The MS-CBS degree is a unique program in that it is an interdisciplinary program of study among three colleges: Business, Engineering, and Science. Due to this collaboration between the colleges, students will be exposed to a diversified core curriculum with a choice of 3 different elective tracks; having in-depth curriculum in their track while gaining familiarity in the other two. Upon graduation students will be able to perform: Cybersecurity Analysis of vulnerabilities and threats to network environments, Network Penetration Testing, Auditing for Certification & Accreditation, and Technical Project Management in Information Technology. Students will also be able to integrate the business and scientific underpinnings of information technology trends related to the System Development Life Cycle and understand the federal, state & local statutory requirements associated with Information and cybersecurity through the Information Assurance Technical Framework (IATF).
Program prerequisites are kept to a minimum and the program is designed to meet the needs of students with a wide variety of educational backgrounds. The admission and program requirements for those pursuing the Management track are described below.
Program prerequisites include a bachelor’s degree in any field and demonstration of competency in each of the following three areas:
- Computer Applications Competency. Students must demonstrate this competency by passing an on-line computer applications competency exam or by successful completion of the IS 146 or its equivalent. IS 146 or its equivalent will not count towards the requirements of the MS-CBS degree.
- Computer Programming Competency. Students must demonstrate this competency by passing an on-line computer programming competency exam or by successful completion of the IS 210 or its equivalent. IS 210 or its equivalent will not count towards the requirements of the MS-CBS degree.
- Computer Science and Networks competencies. Students must be competent to be enrolled in graduate level core courses including those in computer science and networks. If a student does not have these competencies, s/he may be required to either self-prepare by reviewing online tutorials and passing a competency exam or to register for additional courses which will not count towards the 30 credit hours required for this degree.
The MS-CBS program consists of 30 semester hours of graduate coursework. The coursework includes a five-course core that is required of all students, 9 credit hours of management track required courses, and 6 credit hours of electives. The directed elective choices are designed to provide students a broader understanding of multiple cybersecurity functions normally expected in an organization.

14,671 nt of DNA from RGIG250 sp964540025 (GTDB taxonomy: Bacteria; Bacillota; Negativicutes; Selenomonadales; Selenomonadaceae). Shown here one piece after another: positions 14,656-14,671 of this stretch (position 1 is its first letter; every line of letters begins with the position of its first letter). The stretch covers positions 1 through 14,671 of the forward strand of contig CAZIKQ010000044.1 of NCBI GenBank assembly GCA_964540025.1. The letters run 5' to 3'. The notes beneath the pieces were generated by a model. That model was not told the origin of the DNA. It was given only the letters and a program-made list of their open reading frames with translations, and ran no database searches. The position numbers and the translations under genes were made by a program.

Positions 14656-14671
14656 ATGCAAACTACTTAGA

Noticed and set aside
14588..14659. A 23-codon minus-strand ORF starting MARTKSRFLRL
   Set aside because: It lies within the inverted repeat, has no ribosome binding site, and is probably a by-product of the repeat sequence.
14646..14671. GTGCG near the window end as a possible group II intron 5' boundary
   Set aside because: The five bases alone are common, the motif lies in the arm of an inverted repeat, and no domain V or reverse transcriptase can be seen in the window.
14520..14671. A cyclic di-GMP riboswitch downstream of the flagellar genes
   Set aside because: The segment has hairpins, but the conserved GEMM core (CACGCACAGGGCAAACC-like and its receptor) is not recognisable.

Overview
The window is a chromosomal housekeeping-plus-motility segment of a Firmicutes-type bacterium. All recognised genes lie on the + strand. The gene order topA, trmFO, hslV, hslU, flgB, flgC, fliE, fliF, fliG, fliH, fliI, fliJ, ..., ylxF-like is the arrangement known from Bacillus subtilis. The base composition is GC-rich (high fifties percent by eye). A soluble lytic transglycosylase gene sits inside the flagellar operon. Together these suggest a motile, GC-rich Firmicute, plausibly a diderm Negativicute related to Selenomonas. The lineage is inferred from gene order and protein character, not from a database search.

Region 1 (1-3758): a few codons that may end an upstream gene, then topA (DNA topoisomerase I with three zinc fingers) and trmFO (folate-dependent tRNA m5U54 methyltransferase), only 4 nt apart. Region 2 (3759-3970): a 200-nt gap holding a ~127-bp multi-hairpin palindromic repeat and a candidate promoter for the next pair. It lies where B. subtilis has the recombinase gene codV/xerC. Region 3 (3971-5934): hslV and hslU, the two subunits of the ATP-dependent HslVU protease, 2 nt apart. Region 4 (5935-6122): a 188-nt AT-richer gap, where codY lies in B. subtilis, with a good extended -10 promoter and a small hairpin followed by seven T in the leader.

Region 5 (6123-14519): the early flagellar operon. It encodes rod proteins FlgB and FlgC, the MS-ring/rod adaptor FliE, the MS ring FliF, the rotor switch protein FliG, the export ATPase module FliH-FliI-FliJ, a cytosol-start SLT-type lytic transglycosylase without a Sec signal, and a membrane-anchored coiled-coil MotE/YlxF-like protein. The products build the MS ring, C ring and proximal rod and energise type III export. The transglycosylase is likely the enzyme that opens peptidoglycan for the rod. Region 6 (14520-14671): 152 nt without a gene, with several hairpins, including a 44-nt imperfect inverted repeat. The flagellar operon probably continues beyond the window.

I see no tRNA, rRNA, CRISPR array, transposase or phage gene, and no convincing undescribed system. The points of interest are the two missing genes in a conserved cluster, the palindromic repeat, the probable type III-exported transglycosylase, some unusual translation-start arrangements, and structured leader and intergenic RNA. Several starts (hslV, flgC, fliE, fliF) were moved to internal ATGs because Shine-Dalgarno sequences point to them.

|Cybersecurity Core Courses||15|
|INTRO TO CYBERSECURITY ENGINRG|
|INTRO TO COMPUTER SECURITY|
or CPE 692
or CS 692
|Management Track-required Courses 1||9|
|TELECOMMUNICATIONS & NETWRK'G|
|NETWORK DEFENSE & OPERATING SY|
|BUSINESS CONTINGENCY PLANNING|
|Elective, select two courses from the following: 2||6|
|BUSINESS INTELLIGENCE & ANALYT|
|DATA MGT AND DATA MINING|
|INFORMATION SYS STRATEGY & APP|
|INTRO TO COMPUTER NETWORKS|
|ADVANCED COMPUTER NETWORKS|
|DATA BASE SYSTEMS|
|DES & ANALY OF ALGORITHM|
|SOFT'W ENGINEERING PROC|
|ADVANCED OPERATING SYSTEMS|
|ADV CYBERSECURITY ENGINEERING|
|COMPUTER NETWORK SECURITY|
|MOBILE & WIRELESS NETWORKS|
|INTRO TO COMPUTER NETWORKS|
|Total Semester Hours||30|
Students are required to satisfy the prerequisites for any elective they choose. Students who wish to substitute some other courses as directed electives may seek prior approval for such a substitution by contacting the Director of Graduate Programs in UAH College of Business Administration.
A thesis option is available. Students interested in this option should contact the both the faculty member who the student wants to serve as the thesis advisor and the Director of Graduate Programs in the College of Business before completing 12 hours of graduate study. If selected, the student will register for the IS 699 Master’s Thesis course for 6 credit hours in lieu of 6 credit hours of electives.
Up to 12 semester hours of graduate credit taken at other universities may be transferred to meet MS-CBS degree requirement. Inquiries about the transferability of specific courses should be directed to the College of Business Director of Graduate Programs, who will consult with the IS faculty to determine whether the content of the class will be accepted for transfer credit.